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Streetcars Debated in Columbus
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Columbus Mayor Coleman’s streetcar proposal was debated today at the Columbus Metropolitan Club. Coleman wants to build a 103-million-dollar line that would connect downtown with Ohio State University along North High Street.
Backers of the mayor’s streetcar plan say it’s essential to revitalizing downtown Columbus. Bob Weiler, chairman of a real estate brokerage firm was adamant in his opposition: he said a streetcar line connecting downtown with Ohio State was unnecessary because 15 COTA bus lines already provide service to the area.
“We all agree that we want to do whatever we can to lower costs and have a healthier city,” Weiler said. “I don’t think the streetcar is the answer because we already have a bus every three to four minutes downtown and close to that going further north. So I think it’s redundant and I think putting a rail line down the middle of High Street is a mistake.”
But the head of the Mid Ohio Regional Planning Commission, Chester Jourdan, suggested that not building the streetcar line would be the mistake.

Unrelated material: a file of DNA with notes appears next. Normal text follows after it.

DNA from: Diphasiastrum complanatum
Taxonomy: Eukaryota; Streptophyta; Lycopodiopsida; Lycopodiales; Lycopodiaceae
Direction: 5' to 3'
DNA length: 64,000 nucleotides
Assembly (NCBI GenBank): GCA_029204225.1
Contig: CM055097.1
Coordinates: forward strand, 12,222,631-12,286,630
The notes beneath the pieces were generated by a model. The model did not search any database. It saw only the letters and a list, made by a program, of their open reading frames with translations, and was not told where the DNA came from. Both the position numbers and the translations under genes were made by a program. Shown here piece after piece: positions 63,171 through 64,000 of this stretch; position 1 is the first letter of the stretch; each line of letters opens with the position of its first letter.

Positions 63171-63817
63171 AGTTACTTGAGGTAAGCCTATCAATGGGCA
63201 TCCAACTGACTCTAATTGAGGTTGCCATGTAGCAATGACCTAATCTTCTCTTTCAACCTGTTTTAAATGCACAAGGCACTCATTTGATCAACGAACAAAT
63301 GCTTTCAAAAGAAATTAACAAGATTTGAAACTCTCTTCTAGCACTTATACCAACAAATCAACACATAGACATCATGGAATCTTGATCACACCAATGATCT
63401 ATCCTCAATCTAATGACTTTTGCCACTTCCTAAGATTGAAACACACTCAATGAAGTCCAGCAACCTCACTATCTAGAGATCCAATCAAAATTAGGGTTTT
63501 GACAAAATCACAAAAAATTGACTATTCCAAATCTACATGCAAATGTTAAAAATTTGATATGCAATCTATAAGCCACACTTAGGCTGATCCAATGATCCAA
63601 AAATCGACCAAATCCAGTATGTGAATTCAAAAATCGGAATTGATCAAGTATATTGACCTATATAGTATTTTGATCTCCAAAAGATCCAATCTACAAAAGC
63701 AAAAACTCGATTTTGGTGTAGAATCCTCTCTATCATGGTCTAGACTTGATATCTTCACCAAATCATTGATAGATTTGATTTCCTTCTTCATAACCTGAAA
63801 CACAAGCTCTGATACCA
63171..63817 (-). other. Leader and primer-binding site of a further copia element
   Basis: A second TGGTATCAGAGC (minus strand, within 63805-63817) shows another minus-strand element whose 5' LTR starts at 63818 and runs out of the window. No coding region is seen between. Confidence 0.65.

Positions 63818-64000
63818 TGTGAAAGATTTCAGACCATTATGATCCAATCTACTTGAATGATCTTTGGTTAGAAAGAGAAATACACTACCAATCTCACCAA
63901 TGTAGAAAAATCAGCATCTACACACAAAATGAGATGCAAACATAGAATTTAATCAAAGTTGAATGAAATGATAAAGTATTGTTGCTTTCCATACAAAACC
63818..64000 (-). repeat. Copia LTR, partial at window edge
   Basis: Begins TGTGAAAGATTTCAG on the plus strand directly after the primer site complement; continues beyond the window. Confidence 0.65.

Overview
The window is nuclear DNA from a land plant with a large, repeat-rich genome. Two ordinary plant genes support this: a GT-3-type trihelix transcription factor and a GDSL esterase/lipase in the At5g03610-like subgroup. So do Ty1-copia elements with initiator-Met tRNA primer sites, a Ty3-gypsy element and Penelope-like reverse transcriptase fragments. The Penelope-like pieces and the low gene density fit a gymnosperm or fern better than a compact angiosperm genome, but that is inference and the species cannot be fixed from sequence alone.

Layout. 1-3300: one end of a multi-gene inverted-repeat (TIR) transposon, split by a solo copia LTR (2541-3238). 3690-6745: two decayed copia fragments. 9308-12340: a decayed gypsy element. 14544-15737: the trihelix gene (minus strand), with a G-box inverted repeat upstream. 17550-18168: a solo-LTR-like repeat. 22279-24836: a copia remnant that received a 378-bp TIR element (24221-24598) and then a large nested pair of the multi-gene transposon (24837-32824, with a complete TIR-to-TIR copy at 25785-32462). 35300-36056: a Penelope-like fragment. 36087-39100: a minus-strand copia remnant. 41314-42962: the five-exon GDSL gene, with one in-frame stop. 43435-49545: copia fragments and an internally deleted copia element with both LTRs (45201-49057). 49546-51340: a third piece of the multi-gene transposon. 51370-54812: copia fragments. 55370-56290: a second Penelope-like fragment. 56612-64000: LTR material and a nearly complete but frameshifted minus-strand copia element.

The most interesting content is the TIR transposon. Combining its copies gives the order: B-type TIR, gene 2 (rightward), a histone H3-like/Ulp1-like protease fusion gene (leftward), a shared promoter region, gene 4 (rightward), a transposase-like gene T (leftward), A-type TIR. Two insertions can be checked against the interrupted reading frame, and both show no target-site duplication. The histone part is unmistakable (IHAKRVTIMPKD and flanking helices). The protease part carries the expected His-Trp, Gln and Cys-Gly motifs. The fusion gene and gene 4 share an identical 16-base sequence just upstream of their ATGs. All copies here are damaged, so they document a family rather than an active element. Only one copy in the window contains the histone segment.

“This is not about the streetcar; this is about the transportation system of the 21st century for Central Ohio. And the question is, how do we get from Point A to Point B? This is the first step,” Jourdan said.
Weiler says Columbus already has a rapid transit system; it’s called the freeway. But MORPC’s Chester Jourdan says rapid transit of the future must be more diverse.
“We’ve created a great highway system in central Ohio,Joudan said. But it was based on two principals: cheap fuel and low impact or no impact on our environment. We know those two principals are flawed. Energy costs are going to continue to rise and we know that our carbon footprint is a huge problem here in this region. What we’re saying is we need a more balanced diversified transportation system, for this region to grow and to compete economically. This is all about Economics 101.”
Backers of the streetcar predict economic stimulus in the billions of dollars, the creation of 3,000 jobs and an additional 90,000 convention attendees annually. But Bob Weiler wonders why people who commute to the city center should have to pay more for parking and a tax on entertainment.
“It does not follow that you spend $103 million on a streetcar and all of a sudden everybody has benefited who’s driving in from the suburbs now has to pay a higher ticket price,” Weiler said. “They’re benefited because other people are on a streetcar where a bus also goes?”